Don Morris is a sculptor and carver and is one of the first people I met for a story when I moved down to Flora a little more than a year ago. Don is originally from Clay County, Xenia to be exact, but he lives in Rock Falls now. This is important because the town next to Rock Falls is Sterling, where my Dad grew up. So during my first week of work, my Uncle John calls me up and introduces me to Don, who comes down to Flora a short time later. I did a story on Don and I now catch up with him every time he comes back to town, which is at least once a year.
The reason Don is in the newspaper is that he’s the artist who made the statue of George Rogers Clark, a revolutionary war hero. Clark fought the Revolutionary War on its western front when he and a small group of soldiers (I think that there were about 100 of them) marched from Kaskaskia all the way across 18th Century Illinois to take the British Fort at Vincennes unaware. George also had a more famous younger brother, William Clark, who was famous due to his his expedition with Merriwether Lewis at the beginning of the 19th Century.
Don carved Clark’s form out of basswood and then had it cast in bronze using a lost wax process. The result is displayed in front of Flora’s newly rehabbed Old Depot. It is one of eight full-sized bronze statues Don has done. Since George, Don has been working with clay or synthetic carving materials instead of wood.
I’ve taken shots of Don by his creation before, but I have been on a bit of a kick to do some photo work for myself rather than for the newspaper and I thought to take a new picture of Don as a little project. This weekend, Don is in town for the Flora Academic Foundation’s Appleknocker festival. I had a him meet me at the statue at about 3 in the afternoon. It was a pretty overcast day.Previously, I did this photo with available light and this time I lit it how I wanted to.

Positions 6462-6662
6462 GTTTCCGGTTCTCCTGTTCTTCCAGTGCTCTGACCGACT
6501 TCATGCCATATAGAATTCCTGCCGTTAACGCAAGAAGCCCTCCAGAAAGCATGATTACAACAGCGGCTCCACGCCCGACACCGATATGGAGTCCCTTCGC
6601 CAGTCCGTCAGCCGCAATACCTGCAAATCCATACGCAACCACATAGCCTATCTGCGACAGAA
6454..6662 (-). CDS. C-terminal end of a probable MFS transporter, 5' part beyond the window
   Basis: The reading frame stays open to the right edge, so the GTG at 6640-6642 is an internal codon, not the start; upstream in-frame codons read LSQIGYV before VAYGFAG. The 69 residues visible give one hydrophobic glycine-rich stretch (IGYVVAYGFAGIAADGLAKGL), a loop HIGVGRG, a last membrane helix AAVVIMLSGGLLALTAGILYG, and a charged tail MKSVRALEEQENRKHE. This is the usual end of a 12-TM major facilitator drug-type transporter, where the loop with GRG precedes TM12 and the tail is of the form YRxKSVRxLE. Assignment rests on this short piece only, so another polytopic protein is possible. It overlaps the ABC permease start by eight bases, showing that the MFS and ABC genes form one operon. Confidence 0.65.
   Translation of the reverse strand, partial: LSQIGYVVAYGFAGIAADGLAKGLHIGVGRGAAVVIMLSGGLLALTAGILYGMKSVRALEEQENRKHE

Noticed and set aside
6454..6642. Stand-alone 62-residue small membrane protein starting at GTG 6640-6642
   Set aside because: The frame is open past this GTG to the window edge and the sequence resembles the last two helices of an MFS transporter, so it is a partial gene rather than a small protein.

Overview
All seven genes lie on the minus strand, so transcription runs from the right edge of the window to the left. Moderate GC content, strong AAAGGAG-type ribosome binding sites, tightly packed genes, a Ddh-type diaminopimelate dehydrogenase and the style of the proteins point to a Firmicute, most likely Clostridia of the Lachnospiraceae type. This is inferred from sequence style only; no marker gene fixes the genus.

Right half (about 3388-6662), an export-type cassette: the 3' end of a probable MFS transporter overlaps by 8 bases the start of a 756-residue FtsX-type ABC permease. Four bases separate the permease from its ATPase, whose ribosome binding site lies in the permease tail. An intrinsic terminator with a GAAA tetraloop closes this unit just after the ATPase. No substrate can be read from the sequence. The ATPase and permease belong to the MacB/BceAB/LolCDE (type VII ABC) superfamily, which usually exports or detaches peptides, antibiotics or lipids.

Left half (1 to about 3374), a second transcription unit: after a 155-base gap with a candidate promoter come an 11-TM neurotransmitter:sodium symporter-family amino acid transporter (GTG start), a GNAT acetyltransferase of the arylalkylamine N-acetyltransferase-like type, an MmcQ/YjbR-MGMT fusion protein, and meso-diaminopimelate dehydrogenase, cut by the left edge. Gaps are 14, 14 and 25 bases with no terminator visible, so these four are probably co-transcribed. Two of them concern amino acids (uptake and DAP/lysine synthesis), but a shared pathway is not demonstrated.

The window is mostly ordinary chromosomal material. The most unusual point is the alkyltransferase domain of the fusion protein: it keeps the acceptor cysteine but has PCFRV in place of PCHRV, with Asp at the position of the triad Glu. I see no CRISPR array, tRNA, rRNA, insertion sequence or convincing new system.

Here’s the picture I chose:
Exposure was f8 at 1/500 of a second at iso 200 on the Nikon D70. I did adjust and spot the image in Lightroom too. Lighting Don was a 750 w/s Travelite with a 16 by 20 inch softbox set at 1/16 poser about 45-degrees of camera axis to the right. George is lit with the same light unit with a grid reflector. No grid for this shot, but I did some with a 10 degree grid spot. That light is directly to my left, about 8 to 10 feet away. That head is at full power, but it’s a much further away from George than the other is from Don and that bronze eats light.
I thank Don for letting me take the picture and I hop to see more of his bronzes in person in the future. Don retired relatively recently, after years of owning a septic tank business. Funny thing is, with all the statues and such, it almost sounds like he’s busier now than when he was a worker bee.